To their credit, Germany’s left-leaning Social Democrats, who are in a coalition government with Mrs. Merkel’s Christian Democrats, have opposed her capitulation to Mr. Erdogan. In France, too, it is the Socialist Party of François Hollande and Manuel Valls that has been most clear-eyed about the need to stand firm for the core values of a secular state. In today’s Europe, that’s the key test of leadership, one that Mrs. Merkel is failing.


Exploiting Insanity

By: Sam Brown


It is amazing to watch the markets. If oversupply makes the oil price sputter, deep pocket buyers prop it up against any commercial logic. When the S&P 500 appears to roll over, as earnings fall and ruthless CEO's ruin their companies with stock buy backs, the mysterious hand of "God" gives it a lift. And if exchange rates need a twist to give the worldwide currency wars a new direction, the global price control grid shows its worth of salt. The same goes for the gold price. Its US inspired, decade old price suppression is infamous. More and more banks are convicted of precious metal price manipulation but nobody goes to jail. The fines they pay are just the cost of doing business. Will this ever change?

Banks manipulate the markets out of sheer greed to steal other people's property. In contrast government market manipulations show signs of insanity. Why would Japan try to debase its currency if its perceived "value" is all that separates it from bankruptcy? Why would the European Union cling to the Euro currency when it is evident that it has failed economically and that it will eventually also fail politically? Why would the United States support a price level of gold that will ultimately lead to the total depletion of official gold reserves of the Western World when gold is the only money they have to support their credit reserves called Federal Reserve Notes commonly known as the US Dollar?

It appears that we have reached the decisive fork in the road of global market manipulation.

The constant gold price suppression is exploited by more and more savvy investors who buy gold at a huge discount (a discount of at least 90 per cent if one adds the cost for off balance sheet items like pensions, health care and the future bail out of a largely insolvent banking system to the current oversupply of the world economy with credit reserves aka currency aka paper money). The scarcity of available physical gold has already ruined the reputation of the US gold market. COMEX gold reserves dropped below five tonnes backing up a market where within a week promises for thousands of tonnes of gold are traded.

In 2015 buyers from India and China acquired more gold than annual world mine production.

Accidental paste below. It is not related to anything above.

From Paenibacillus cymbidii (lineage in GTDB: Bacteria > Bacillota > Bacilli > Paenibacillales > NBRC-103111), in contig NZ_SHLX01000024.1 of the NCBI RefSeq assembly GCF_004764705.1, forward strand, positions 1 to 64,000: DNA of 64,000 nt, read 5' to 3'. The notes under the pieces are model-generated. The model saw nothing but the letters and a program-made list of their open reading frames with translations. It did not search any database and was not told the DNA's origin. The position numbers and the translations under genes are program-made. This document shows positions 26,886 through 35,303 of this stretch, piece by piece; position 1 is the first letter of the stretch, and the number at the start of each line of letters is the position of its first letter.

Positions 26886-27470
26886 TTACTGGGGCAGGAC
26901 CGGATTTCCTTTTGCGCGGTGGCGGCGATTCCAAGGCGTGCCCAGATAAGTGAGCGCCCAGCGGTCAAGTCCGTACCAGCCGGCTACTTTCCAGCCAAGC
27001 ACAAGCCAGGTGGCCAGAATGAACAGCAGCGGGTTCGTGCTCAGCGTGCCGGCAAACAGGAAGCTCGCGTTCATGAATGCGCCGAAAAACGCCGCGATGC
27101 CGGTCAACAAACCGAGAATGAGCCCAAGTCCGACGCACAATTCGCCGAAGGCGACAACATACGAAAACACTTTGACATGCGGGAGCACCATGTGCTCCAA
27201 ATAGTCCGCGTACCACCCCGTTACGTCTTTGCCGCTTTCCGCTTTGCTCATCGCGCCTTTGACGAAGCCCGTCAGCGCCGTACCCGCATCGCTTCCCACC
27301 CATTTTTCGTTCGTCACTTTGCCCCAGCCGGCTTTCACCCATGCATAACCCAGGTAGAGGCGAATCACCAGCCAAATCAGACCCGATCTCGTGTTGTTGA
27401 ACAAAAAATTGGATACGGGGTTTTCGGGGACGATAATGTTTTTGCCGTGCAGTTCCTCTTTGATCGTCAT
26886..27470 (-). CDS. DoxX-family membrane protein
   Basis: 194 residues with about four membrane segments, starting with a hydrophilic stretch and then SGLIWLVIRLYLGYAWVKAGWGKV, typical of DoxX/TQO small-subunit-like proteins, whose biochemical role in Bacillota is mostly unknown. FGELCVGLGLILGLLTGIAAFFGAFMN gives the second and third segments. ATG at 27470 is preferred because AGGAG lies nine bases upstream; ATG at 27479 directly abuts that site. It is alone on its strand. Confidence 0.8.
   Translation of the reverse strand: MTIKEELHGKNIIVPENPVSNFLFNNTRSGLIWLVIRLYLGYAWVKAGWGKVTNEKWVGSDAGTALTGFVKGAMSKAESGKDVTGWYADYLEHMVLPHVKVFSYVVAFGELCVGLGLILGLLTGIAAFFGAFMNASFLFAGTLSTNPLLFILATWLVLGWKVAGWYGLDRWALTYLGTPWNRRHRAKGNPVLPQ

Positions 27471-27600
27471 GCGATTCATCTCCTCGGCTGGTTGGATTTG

This year Western demand has picked up significantly whilst Asian demand stays strong.

Central banks all over the world are buying as much gold as they can without attracting the wrath of the US authorities.

The program directors of the Matrix are showing signs of desperation. We are told that gold is just a pet rock. That it has no yield. The British newspaper "Financial Times" linked it to human waste in one of their recent videos. Thankfully authors like Jim Rickards have addressed these fables brilliantly in their books.

The elephant in the room that will bring these issues to a resolution is the debt mountain of this world. It is of Himalayan dimensions and threatens to crush the world economy. Estimates (in USD) range from a couple of hundred trillions to more than a quadrillion. Global leaders hope in vain that economic growth will lower it. Instead it keeps on rising and rising. They now face a stark and binary choice between two evils: bankruptcy or high inflation.

The problem will become apparent when inflation is rising more visibly. This could happen when the deflationary forces of falling commodity prices wane. There could be other reasons like a loss of confidence in a government triggering a change in capital flows and/or the velocity of money. We could have a deflationary bust that destroys government finances and the purchasing power of the currency.

Under normal circumstances central banks would be expected to raise interest rates when inflation exceeds their targets. Rising interest rates will lead to a drop in bond prices and create a black hole in the balance sheet of an already strained banking industry. They will increase deficits of over leveraged governments and undermine trust in their solvency and in the bond market. They will push pension funds, over indebted corporations and private households into default. They will strengthen approaching global recessionary forces.

Central banks can not avoid this outcome even if they stay put. Most investors will refuse to hold or buy bonds with negative yields. They will not tolerate that the value of their investments is being eroded by inflation. They will turn to gold or other hard assets. To prevent bond markets from collapsing, central banks will have to print ever more money to prop up bond prices. Eventually they will be the only buyers in the market. The world will face a Weimar style scenario where central banks are forced to give up any pretense of preserving the value of the currency in order to supply their governments with liquidity. Hyperinflation will follow.